## Luhn AlgorithmProblem #156 |

Bookkeeper of the Abbey, Brother Kyprian just have discovered a nasty trouble! He is to pay small rewards to volunteers who worked at the farm during summer - but the bank rejected to process most of payments!

Bank card numbers of these workers were written too carelessly and it seems that each of the numbers contain one of two errors:

- either some of the digits could not be recognized;
- or some pair of adjacent digits were mistakenly swapped.

However, Brother Kyprian just found wikipedia article about algorithm which is used to calculate checksum of the bank card numbers. Below the summary of this method is given.

The method is named after **Hans Peter Luhn** who have proposed it. The main idea of the algorithm is to check most
common types of mistakes - and on the other hand to be simple enough, i.e:

- to be so simple that it could be calculated with (or without) paper and pencil, or with mechanic device;
- detect mistake in any single digit;
- detect accidental swap of two adjacent digits.

And here are the steps of the algorithm:

- We should sum up all digits starting from the end.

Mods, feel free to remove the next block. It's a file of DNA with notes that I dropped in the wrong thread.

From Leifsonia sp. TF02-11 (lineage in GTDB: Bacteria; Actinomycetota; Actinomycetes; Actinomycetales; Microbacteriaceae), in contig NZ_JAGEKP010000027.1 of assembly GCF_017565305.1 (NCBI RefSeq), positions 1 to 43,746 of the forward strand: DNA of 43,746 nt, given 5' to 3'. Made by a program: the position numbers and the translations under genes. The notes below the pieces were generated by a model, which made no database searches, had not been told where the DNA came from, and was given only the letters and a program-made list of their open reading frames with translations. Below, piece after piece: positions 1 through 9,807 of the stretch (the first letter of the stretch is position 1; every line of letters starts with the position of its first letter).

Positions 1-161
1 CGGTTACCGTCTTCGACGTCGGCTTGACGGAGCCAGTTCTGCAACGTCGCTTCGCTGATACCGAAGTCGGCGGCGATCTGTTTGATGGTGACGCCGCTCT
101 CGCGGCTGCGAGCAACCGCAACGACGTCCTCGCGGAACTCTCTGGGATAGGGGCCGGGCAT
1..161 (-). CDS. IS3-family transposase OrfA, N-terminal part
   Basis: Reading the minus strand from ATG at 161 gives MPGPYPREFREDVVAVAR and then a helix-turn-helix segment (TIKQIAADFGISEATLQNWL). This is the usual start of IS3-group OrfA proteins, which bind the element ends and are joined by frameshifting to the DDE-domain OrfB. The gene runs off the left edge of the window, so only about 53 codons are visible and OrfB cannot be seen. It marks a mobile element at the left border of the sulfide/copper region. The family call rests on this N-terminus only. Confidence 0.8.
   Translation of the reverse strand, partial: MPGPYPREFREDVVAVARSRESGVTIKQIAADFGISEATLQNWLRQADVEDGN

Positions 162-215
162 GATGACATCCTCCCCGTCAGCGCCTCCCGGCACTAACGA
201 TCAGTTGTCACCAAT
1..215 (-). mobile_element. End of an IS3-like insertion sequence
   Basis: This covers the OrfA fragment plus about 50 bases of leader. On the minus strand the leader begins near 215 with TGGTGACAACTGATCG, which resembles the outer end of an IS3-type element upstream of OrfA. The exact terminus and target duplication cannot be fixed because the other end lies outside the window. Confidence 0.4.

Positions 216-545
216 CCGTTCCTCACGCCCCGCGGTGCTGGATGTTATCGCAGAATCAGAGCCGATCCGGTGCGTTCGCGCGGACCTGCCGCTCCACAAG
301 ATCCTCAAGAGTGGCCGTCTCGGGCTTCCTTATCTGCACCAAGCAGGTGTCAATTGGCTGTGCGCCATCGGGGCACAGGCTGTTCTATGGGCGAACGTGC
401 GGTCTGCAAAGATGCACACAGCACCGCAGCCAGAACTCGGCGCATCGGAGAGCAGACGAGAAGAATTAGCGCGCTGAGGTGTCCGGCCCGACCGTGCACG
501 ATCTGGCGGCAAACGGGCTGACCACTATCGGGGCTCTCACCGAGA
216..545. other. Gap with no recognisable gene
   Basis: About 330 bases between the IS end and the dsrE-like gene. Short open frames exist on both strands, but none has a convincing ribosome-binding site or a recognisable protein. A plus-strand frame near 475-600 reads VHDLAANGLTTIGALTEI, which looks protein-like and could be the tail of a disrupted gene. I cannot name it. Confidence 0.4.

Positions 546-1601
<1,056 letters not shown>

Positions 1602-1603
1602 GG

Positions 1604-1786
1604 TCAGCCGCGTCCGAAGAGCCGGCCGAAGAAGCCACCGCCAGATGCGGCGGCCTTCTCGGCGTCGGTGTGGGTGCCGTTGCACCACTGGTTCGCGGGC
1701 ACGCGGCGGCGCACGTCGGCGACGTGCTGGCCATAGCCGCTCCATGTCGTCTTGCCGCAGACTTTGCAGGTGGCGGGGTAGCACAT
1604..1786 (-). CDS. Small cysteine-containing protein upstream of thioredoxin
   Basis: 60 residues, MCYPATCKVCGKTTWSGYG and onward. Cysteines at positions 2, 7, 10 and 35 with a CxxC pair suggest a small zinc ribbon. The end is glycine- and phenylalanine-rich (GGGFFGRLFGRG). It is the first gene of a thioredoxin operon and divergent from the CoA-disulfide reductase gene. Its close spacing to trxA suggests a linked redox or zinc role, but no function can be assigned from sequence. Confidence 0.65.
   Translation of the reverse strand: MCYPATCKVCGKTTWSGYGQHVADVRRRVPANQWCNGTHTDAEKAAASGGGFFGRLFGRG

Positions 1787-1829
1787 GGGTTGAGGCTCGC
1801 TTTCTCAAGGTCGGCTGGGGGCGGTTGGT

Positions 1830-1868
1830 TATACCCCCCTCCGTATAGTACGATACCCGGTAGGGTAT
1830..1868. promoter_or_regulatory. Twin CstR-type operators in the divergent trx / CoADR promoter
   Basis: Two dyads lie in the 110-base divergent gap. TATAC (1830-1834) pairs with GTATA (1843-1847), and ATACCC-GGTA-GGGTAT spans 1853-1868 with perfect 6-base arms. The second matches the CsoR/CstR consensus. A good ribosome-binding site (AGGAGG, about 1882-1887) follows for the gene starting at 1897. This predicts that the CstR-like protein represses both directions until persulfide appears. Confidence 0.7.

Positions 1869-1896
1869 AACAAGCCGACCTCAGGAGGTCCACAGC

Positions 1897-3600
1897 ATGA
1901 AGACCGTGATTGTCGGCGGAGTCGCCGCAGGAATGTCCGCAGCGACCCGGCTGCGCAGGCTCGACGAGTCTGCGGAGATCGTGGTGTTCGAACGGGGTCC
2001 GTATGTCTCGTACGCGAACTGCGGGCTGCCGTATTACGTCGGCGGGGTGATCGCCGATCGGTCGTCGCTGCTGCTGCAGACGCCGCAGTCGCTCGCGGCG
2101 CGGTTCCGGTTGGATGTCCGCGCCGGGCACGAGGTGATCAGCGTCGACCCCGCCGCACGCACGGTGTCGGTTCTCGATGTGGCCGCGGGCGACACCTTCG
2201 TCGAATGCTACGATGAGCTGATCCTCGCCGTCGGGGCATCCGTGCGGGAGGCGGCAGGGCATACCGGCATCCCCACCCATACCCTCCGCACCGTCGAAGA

- However each second digit (
`2nd`

from the end,`4th`

from the end and so on) is not added "as is" - instead it is multiplied by two (if the result contains more than one digit - sum its digits - or simply subtract`9`

from it). - If result is not a multiple of
`10`

, then the number is incorrect.

For example if we have a number `4123 1759 0498 1754`

then we should sum up the following values (going from the end):

```
4+(5*2-9)+7+(1*2) + 8+(9*2-9)+4+(0*2) + 9+(5*2-9)+7+(1*2) + 3+(2*2)+1+(4*2) = 70
```

Since `70`

is divisible by `10`

then probably the number is valid.

To create correct number usually the last digit is really **check digit** - i.e. it does store any business
information but instead is chosen so that the whole number gives a proper checksum.

So please help Brother Kyprian to fix a list of bank card numbers. Some of them just miss one of digits and you should
restore this digit. Others have a pair of adjacent digits swapped - you are to find the **leftmost** pair which, if
swapped, makes valid card number.

All the card numbers would be `16`

digits long (this is the most common length even in fairytales.

**Input data** contain a list of workers who have their card numbers incorrect.

Next lines contain a single card number each. If the number contains `"?"`

(question mark) instead of some digit -
this digit should be restored. If all digits are present, then "swap-error" should be fixed.

**Answer** should contain a list of "fixed" card numbers.

Example:

```
input data:
4
?942682966937054
1217400151414995
2146133934?67114
2553514623364925
answer:
3942682966937054 1217040151414995 2146133934667114 2553514623369425
```

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